I learned early in my journalism education not to use clichés. Using a cliché – i.e. “the cadaver was cold as ice” — was a no-no in newspapering.
And, by and large, the media do not willingly use clichés, but what I notice as a media consumer is the unbridled and unchecked allowance of their commentators to use a number of slogans and “buzz words” over and over again to make their points.
I am keeping a list of them. Maybe you all can come up with more:
“Dog whistle.” This is a favorite of liberal commentators, usually in reaction to President Trump or other Republicans making public statements about immigrants or anything that touches on “identity politics.” And, you often will hear liberal pundits and media say: “It’s more than a dog whistle, but a bullhorn.” The term obviously comes from whistles that slave owners would use to call out the dogs on slaves who escaped.
“Dark” – I think the “Washington Post” introduced this into our lexicon, most likely around the time of Trump’s inaugural where he was accused of painting a “dark” picture of the situation in the U.S. He used the term: “American carnage.” It’s becoming an overused term in political speech.
“Gaslighting.” The term “smokescreen” was also used quite a bit. “Psychology Today” describes “gaslighting” as “a tactic in which a person or entity, in order to gain more power, makes a victim question their reality.” Again, liberals use this a lot to suggest Trump is using “smokescreens” to hoodwink us. Amanda Carpenter, a conservative and ex-Ted Cruz staffer who, in order to be on CNN, touts the anti-Trump line now and then, wrote a book called “Gas Lighting America.”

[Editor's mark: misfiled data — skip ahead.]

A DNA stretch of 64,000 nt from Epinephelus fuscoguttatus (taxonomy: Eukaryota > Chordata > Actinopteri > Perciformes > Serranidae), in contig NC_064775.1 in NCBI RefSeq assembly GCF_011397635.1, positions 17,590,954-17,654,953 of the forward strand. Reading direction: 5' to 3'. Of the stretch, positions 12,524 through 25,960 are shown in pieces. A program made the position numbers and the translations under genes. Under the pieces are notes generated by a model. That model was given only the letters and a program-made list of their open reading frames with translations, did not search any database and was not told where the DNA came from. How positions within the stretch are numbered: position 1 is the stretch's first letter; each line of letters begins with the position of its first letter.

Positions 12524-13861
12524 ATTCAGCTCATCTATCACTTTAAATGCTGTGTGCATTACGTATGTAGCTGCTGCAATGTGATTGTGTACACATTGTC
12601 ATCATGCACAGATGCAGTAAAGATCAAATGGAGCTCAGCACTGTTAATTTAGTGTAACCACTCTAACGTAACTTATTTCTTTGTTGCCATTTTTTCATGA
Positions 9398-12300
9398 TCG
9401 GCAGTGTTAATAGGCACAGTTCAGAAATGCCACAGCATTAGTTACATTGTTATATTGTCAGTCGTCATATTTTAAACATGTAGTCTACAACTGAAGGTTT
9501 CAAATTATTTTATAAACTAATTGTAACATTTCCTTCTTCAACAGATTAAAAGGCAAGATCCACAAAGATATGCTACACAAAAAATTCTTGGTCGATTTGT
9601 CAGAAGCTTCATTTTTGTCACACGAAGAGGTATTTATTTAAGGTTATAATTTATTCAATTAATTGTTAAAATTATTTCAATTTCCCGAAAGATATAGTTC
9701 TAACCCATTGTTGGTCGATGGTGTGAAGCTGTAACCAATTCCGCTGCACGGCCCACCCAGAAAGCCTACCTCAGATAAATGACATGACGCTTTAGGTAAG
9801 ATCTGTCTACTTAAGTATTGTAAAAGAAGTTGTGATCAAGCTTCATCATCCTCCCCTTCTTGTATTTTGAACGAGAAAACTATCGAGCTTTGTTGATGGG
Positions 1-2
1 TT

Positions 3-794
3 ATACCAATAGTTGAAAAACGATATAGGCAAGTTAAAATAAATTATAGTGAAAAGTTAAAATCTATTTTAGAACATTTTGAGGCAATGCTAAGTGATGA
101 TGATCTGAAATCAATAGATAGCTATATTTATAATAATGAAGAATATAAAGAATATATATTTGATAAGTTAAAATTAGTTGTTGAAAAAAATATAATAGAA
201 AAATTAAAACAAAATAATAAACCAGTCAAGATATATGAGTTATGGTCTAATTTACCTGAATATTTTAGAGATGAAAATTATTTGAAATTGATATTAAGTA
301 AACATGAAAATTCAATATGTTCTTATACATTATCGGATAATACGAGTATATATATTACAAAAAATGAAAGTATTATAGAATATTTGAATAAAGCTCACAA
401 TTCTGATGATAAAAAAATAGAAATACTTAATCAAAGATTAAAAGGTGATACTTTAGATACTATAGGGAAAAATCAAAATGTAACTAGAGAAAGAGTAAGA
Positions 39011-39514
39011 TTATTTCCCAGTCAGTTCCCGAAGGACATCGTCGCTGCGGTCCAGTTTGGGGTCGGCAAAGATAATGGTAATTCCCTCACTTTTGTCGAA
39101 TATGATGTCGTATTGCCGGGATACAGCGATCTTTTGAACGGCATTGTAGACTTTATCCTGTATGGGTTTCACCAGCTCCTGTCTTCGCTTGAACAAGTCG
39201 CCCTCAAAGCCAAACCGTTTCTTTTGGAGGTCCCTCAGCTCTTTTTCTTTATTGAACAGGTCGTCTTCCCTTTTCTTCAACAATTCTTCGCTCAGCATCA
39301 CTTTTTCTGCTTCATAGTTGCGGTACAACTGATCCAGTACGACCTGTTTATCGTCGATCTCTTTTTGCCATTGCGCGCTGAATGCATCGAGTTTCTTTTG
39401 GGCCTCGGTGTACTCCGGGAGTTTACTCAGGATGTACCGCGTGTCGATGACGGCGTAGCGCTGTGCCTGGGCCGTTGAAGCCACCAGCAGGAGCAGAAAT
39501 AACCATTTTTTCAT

“Doubling down.” This also appears to have arrived in the Trump era, because Trump never apologizes for anything he says or does. So he “doubles down.” Gag me.
“Thrown under the bus.” — This has been around for eons and I don’t have to dwell on it. An equivalent buzzword is “sandbagged.”
“Isn’t that rich?” – It’s the same thing as pointing out the “irony” of what someone says or does. It’s not a new term, but I have been hearing it over and over lately.
My first experience with the term was in October 2017 when Loudoun County Board Chairman, Phyllis Randall (D), used it to take a swipe at Del David LaRock for advocating for Northern Virginia Transportation Authority funding for a project in his district.
According to the “Loudoun Times” weekly paper, Randall said on the dais: “I think it’s rich, just rich, for a politician who campaigned against House Bill 2313 passing, who drives around a pink no tax pig, to come here today and talk about money through NVTA, which he fought hard not to have.”
Is Randall also accusing LaRock of “gaslighting,” may I ask? But it was Randall who “sandbagged” LaRock – she took a swipe at him when he was not in the room to defend himself or respond.
Or, was he thrown under the Tax Pig?
“Echo chamber.” This is one word both conservative and liberals seem to use a lot in the political talkosphere. It’s very appropriate in this day and age of news that fits your point of view. It’s been used to describe politicians who only talk to their base of support.
Perhaps I just watch too much CNN, Fox and MSDNC, but I do see these terms used in the newspapers, including legitimate ones like “The Wall Street Journal.”
It’s just getting old (cliché) to be ‘doubling downing’ and ‘gaslighting’ with ‘rich’ ‘dark’ ‘dog whistles’ in the ‘echo chamber.’